22 MARCH 2017 Claims Magazine
AND THE VERDICT IS…
By Patricia L. Harman
Richard Harris, 44, was stopped at an intersection in West Philadelphia when the car he was driving was struck from
behind on March 28, 2013. Following the
accident, Harris claimed that he had suffered back injuries and a specific bodily
function was impaired.
Harris was examined and released
from the emergency room following the
accident. On April 3rd, Harris went to
a rehabilitation facility complaining of
lower back pain. An MRI and an EMG
showed that he had a bulge at the L4-5
and L5-S1 discs. He was diagnosed with
lumbar strain and sprain, as well as myo-fasciitis (widespread pain). He was treated with physical and massage therapy,
as well a series of facet injections to help
manage the pain.
The driver of the car that hit Harris
had a $15,000 policy limit and the parties agreed to settle for that amount. Harris also sued his insurer, Government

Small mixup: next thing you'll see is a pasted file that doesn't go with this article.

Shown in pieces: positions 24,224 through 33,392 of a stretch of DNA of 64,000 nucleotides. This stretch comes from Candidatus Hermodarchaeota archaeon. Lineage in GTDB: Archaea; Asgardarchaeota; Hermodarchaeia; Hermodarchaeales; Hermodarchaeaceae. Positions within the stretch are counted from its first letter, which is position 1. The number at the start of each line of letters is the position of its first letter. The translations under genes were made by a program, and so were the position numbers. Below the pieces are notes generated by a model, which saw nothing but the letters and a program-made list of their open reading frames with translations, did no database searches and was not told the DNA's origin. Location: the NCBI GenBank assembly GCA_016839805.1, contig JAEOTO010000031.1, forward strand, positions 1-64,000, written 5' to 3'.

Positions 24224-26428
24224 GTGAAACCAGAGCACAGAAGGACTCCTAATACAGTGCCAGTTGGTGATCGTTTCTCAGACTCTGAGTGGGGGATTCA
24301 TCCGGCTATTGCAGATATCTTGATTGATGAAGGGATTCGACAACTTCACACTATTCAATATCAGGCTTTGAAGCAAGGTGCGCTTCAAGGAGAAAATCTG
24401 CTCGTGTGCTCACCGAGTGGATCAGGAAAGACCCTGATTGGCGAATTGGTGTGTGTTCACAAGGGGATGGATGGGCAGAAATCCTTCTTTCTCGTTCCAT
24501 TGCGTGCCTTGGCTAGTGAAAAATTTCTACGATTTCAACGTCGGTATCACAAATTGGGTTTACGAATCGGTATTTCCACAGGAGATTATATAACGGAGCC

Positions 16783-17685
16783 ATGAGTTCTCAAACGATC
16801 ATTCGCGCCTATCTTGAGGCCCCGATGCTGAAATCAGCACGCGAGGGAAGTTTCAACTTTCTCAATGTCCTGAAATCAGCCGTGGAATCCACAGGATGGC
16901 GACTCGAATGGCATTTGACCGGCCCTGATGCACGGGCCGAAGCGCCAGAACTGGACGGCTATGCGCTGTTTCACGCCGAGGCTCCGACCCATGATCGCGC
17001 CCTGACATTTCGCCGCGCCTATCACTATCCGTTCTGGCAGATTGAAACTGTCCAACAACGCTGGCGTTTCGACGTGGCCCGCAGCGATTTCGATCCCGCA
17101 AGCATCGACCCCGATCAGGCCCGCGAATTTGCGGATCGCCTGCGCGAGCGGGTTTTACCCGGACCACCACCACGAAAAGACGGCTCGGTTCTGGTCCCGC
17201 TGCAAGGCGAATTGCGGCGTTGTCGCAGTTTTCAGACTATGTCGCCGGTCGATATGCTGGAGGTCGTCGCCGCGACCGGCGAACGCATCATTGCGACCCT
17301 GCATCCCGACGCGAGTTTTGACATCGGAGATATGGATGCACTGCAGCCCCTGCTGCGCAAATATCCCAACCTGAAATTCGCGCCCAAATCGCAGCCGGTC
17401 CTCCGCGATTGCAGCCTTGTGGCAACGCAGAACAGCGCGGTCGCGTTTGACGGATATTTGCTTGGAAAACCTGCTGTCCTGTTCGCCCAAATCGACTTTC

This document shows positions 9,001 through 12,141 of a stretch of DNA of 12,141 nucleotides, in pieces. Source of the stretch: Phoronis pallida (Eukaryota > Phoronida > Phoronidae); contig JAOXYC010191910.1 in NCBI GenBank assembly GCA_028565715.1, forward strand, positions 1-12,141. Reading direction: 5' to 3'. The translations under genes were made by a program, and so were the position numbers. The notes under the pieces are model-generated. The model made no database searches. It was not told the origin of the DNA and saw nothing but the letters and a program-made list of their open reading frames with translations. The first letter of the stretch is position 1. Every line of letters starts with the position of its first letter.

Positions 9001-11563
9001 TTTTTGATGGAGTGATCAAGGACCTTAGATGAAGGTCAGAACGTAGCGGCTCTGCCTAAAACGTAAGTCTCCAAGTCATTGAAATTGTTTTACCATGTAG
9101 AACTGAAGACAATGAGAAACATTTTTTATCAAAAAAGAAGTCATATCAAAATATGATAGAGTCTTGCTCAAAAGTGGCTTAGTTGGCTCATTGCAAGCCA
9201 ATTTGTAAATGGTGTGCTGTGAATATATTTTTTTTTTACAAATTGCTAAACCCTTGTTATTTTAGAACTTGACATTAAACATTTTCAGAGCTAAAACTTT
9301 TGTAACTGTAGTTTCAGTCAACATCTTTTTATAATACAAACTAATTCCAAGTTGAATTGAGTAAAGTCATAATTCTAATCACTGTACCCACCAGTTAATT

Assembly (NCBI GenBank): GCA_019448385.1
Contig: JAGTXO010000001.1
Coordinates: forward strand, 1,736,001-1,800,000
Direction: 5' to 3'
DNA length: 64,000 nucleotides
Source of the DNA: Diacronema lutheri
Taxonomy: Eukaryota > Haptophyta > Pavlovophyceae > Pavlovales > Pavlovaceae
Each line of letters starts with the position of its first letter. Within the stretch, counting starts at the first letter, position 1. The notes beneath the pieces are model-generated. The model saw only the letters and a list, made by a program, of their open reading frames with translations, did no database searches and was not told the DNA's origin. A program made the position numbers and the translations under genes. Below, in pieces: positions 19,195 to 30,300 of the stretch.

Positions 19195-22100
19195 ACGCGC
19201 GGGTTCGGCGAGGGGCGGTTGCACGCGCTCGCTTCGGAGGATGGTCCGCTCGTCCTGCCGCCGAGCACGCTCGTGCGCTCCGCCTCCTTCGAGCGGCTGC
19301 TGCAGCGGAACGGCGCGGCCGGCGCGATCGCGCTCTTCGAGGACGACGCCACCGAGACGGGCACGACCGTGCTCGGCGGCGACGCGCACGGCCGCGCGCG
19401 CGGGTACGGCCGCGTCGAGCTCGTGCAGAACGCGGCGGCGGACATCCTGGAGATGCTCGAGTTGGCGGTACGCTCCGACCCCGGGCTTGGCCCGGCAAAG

Employees Insurance Co., for an underinsured motorist claim since he had a
$30,000 policy limit.
After the accident, Harris drove indi-
viduals to medical appointments and said
he was unable to get a better job due to an
inability to lift items. In court he testified
that he was unable to physically play with
his grandchildren, perform housework,
or fulfill his responsibilities as a com-
munity block leader, which required him
to pull weeds, move heavy recycling bins
and check on neighbors. His wife con-
firmed his limitations in her testimony.
Harris wanted to recover damages for
past and future pain and suffering.
The expert for Government Employees
Insurance who examined Harris found
the bulging to be degenerative and not
related to his accident. He indicated that
any soft tissue damage would heal within
six to 12 months, and that Harris suffered
from pre-existing back issues. In addi-
tion, the expert found that Harris’ MRI
was negative for herniations and protru-
sions, and that his EMG was negative
for any problems as well. Government
Employee’s Insurance Co. believed that
Harris had not sustained any significant
bodily damage because of the minor na-
ture of the accident.
The jury found that the other driver
did contribute to the serious impair-
ment of bodily function that Harris
sustained and awarded him $40,000.
The $15,000 Harris had already re-
ceived from the other driver’s insur-
ance company was credited to the
award and Government Employees
Insurance Co. was responsible for the
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